Mechanism of Action
The exact mechanism of the central pain inhibitory action of milnacipran and its ability to improve the symptoms of fibromyalgia in humans are unknown. Preclinical studies have shown that milnacipran is a potent inhibitor of neuronal norepinephrine and serotonin reuptake; milnacipran inhibits norepinephrine uptake with approximately 3-fold higher potency in vitro than serotonin without directly affecting the uptake of dopamine or other neurotransmitters. Milnacipran has no significant affinity for serotonergic (5-HT1-7), α- and β-adrenergic, muscarinic (M1-5), histamine (H1-4), dopamine (D1-5), opiate, benzodiazepine, and γ-aminobutyric acid (GABA) receptors in vitro. Pharmacologic activity at these receptors is hypothesized to be associated with the various anticholinergic, sedative, and cardiovascular effects seen with other psychotropic drugs. Milnacipran has no significant affinity for Ca++, K+, Na+ and Cl– channels and does not inhibit the activity of human monoamine oxidases (MAO-A and MAO-B) or acetylcholinesterase.
Cardiovascular Electrophysiology -The effect of Savella on the QTcF interval was measured in a double-blind placebo- and positive-controlled parallel study in 88 healthy subjects using 600 mg/day Savella (3 to 6 times the recommended therapeutic dose for fibromyalgia). After baseline and placebo adjustment, the maximum mean QTcF change was 8 ms (2-sided 90% CI, 3 - 12 ms). This increase is not considered to be clinically significant.
Milnacipran is well absorbed after oral administration with an absolute bioavailability of approximately 85% to 90%. The exposure to milnacipran increased proportionally within the therapeutic dose range. It is excreted predominantly unchanged in urine (55%) and has a terminal elimination half-life of about 6 to 8 hours. Steady-state levels are reached within 36 to 48 hours and can be predicted from single-dose data. The active enantiomer, d -milnacipran, has a longer elimination half-life (8-10 hours) than the l -enantiomer (4-6 hours). There is no interconversion between the enantiomers.
Absorption and Distribution
Savella is absorbed following oral administration with maximum concentrations (Cmax) reached within 2 to 4 hours post dose. Absorption of Savella is not affected by food. The absolute bioavailability is approximately 85% to 90%. The mean volume of distribution of milnacipran following a single intravenous dose to healthy subjects is approximately 400 L.
Plasma protein binding is 13%.
Metabolism and Elimination
Milnacipran and its metabolites are eliminated primarily by renal excretion. Following oral administration of 14C-milnacipran hydrochloride, approximately 55% of the dose was excreted in urine as unchanged milnacipran (24% as l -milnacipran and 31% as d -milnacipran). The l- milnacipran carbamoyl-O-glucuronide was the major metabolite excreted in urine and accounted for approximately 17% of the dose; approximately 2% of the dose was excreted in urine as d- milnacipran carbamoyl-O-glucuronide. Approximately 8% of the dose was excreted in urine as the N-desethyl milnacipran metabolite.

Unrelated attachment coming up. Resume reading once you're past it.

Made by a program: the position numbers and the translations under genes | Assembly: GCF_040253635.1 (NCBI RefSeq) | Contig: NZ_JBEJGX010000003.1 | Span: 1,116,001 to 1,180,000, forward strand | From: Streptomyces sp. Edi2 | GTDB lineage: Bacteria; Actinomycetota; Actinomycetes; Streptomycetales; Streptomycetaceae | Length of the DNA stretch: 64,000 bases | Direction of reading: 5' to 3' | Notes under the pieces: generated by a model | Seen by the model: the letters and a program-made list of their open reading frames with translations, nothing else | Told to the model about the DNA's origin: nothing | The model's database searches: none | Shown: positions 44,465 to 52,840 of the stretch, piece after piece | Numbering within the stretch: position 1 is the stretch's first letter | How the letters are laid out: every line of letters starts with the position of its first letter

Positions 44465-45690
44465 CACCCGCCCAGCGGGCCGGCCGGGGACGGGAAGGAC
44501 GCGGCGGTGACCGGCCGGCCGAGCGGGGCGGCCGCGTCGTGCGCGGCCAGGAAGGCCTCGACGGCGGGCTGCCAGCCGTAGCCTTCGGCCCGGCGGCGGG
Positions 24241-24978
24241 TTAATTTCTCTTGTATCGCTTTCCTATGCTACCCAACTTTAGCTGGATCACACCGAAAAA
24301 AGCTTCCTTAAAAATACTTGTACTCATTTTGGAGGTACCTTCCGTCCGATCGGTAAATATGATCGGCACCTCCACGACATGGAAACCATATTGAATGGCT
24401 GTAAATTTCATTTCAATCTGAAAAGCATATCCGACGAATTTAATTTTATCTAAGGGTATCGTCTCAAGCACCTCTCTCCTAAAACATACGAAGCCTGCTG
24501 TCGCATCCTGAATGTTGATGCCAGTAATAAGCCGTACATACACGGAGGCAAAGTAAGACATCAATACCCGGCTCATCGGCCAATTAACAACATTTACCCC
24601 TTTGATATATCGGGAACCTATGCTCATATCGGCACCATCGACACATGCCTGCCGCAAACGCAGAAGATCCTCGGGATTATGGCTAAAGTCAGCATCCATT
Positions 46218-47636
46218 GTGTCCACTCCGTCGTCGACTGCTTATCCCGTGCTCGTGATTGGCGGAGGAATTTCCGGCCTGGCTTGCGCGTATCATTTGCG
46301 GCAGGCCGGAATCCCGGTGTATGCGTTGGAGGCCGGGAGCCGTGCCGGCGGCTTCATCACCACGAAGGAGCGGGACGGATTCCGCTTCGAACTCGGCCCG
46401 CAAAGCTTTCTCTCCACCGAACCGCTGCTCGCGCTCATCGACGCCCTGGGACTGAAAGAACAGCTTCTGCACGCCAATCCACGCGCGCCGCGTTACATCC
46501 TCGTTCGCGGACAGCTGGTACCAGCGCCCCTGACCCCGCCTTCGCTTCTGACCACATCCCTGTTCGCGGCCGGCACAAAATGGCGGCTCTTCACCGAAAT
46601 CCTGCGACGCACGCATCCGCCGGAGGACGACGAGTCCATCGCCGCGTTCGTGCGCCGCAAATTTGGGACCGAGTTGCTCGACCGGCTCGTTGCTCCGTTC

Pharmacokinetics in Special Populations
Renal Impairment -Milnacipran pharmacokinetics were evaluated following single oral administration of 50 mg Savella to subjects with mild (creatinine clearance [CLcr] 50-80 mL/min), moderate (CLcr 30-49 mL/min), and severe (CLcr 5-29 mL/min) renal impairment and to healthy subjects (CLcr > 80 mL/min). The mean AUC0-∞ increased by 16%, 52%, and 199%, and terminal elimination half-life increased by 38%, 41%, and 122% in subjects with mild, moderate, and severe renal impairment, respectively, compared with healthy subjects.
No dosage adjustment is necessary for patients with mild renal impairment. Caution should be exercised in patients with moderate renal impairment. Dose adjustment is necessary in severe renal impairment patients. [ see Dosage and Administration (2.2) ].
Hepatic Impairment -Milnacipran pharmacokinetics were evaluated following single oral administration of 50 mg Savella to subjects with mild (Child-Pugh A), moderate (Child-Pugh B), and severe (Child-Pugh C) hepatic impairment and to healthy subjects. AUC0-∞ and T½ were similar in healthy subjects and subjects with mild and moderate hepatic impairment. However, subjects with severe hepatic impairment had a 31% higher AUC0-∞ and a 55% higher T½ than healthy subjects. Caution should be exercised in patients with severe hepatic impairment.
Elderly -Cmax and AUC parameters of milnacipran were about 30% higher in elderly (> 65 years) subjects compared with young subjects due to age-related decreases in renal function. No dosage adjustment is necessary based on age unless renal function is severely impaired [ see Dosage and Administration (2.2) ].